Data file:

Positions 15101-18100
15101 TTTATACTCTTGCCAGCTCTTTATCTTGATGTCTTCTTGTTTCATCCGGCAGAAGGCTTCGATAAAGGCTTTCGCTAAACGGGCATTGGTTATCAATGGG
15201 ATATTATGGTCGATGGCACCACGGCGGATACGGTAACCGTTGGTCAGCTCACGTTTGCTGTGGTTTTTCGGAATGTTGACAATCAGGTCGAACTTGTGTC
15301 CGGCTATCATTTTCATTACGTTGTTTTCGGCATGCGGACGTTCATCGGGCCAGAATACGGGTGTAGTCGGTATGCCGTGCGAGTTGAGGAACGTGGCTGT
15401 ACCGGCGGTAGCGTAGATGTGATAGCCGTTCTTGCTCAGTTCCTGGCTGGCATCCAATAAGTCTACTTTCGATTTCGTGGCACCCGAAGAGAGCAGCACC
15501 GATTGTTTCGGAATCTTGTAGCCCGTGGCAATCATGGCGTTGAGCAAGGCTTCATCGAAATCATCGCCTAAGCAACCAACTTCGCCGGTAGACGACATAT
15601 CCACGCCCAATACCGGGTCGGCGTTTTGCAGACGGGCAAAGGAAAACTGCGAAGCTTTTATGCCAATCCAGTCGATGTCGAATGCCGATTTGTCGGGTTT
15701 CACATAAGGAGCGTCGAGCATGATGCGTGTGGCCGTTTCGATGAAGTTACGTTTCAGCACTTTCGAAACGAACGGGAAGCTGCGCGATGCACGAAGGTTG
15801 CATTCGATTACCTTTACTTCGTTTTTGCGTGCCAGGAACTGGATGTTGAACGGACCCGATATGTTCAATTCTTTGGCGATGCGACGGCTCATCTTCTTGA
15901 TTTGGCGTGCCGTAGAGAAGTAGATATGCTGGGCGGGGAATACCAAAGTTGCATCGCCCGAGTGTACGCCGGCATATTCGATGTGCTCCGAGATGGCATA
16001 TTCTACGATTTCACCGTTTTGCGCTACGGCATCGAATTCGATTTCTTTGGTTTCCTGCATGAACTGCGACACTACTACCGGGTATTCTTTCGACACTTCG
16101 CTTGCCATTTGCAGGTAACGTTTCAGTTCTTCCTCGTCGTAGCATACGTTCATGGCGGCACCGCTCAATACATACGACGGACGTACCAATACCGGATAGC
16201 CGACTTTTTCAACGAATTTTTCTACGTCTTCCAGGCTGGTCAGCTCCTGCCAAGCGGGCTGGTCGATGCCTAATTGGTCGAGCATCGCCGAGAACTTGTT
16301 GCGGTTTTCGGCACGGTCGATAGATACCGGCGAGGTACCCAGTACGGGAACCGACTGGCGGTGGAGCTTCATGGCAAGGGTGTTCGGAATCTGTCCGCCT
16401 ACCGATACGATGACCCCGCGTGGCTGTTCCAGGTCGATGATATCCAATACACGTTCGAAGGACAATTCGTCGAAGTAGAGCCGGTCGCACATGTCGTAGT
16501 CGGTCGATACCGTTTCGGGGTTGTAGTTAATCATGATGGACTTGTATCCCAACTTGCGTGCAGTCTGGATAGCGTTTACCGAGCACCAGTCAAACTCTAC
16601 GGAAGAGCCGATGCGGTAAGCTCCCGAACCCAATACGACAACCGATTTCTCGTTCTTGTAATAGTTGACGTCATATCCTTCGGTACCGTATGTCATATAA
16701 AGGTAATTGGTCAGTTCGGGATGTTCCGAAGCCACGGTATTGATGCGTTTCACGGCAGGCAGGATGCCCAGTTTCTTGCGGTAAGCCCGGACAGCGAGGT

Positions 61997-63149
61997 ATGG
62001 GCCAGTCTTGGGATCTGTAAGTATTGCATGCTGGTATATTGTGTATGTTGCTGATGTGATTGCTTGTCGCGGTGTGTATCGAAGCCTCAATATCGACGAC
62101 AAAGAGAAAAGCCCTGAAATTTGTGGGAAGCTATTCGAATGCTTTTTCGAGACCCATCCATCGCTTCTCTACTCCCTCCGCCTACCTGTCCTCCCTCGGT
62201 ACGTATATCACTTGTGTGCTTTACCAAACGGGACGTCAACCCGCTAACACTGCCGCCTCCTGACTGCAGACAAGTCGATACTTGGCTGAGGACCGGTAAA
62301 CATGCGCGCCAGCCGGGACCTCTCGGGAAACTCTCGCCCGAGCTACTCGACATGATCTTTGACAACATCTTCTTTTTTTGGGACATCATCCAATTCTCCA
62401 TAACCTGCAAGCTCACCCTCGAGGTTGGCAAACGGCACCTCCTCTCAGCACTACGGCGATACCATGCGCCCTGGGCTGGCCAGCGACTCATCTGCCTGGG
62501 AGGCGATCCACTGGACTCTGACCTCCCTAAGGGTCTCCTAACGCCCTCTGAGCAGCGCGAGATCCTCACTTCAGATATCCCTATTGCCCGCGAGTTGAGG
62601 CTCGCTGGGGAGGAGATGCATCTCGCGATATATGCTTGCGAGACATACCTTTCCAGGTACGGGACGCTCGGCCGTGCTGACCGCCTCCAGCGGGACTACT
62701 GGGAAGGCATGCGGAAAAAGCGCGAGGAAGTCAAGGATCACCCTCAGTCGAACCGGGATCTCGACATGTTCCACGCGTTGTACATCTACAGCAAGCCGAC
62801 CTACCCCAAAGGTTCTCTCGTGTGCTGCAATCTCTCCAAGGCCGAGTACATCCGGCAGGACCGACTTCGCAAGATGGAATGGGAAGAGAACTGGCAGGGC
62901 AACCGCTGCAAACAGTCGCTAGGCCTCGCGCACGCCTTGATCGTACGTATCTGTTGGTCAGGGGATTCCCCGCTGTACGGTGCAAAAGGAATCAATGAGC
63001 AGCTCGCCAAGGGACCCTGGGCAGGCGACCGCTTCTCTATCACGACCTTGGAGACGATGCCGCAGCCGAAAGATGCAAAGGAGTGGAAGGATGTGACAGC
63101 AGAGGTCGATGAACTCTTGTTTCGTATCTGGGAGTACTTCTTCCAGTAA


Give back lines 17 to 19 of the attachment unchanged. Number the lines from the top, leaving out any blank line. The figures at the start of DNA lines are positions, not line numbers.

16601 GGAAGAGCCGATGCGGTAAGCTCCCGAACCCAATACGACAACCGATTTCTCGTTCTTGTAATAGTTGACGTCATATCCTTCGGTACCGTATGTCATATAA
16701 AGGTAATTGGTCAGTTCGGGATGTTCCGAAGCCACGGTATTGATGCGTTTCACGGCAGGCAGGATGCCCAGTTTCTTGCGGTAAGCCCGGACAGCGAGGT

Positions 61997-63149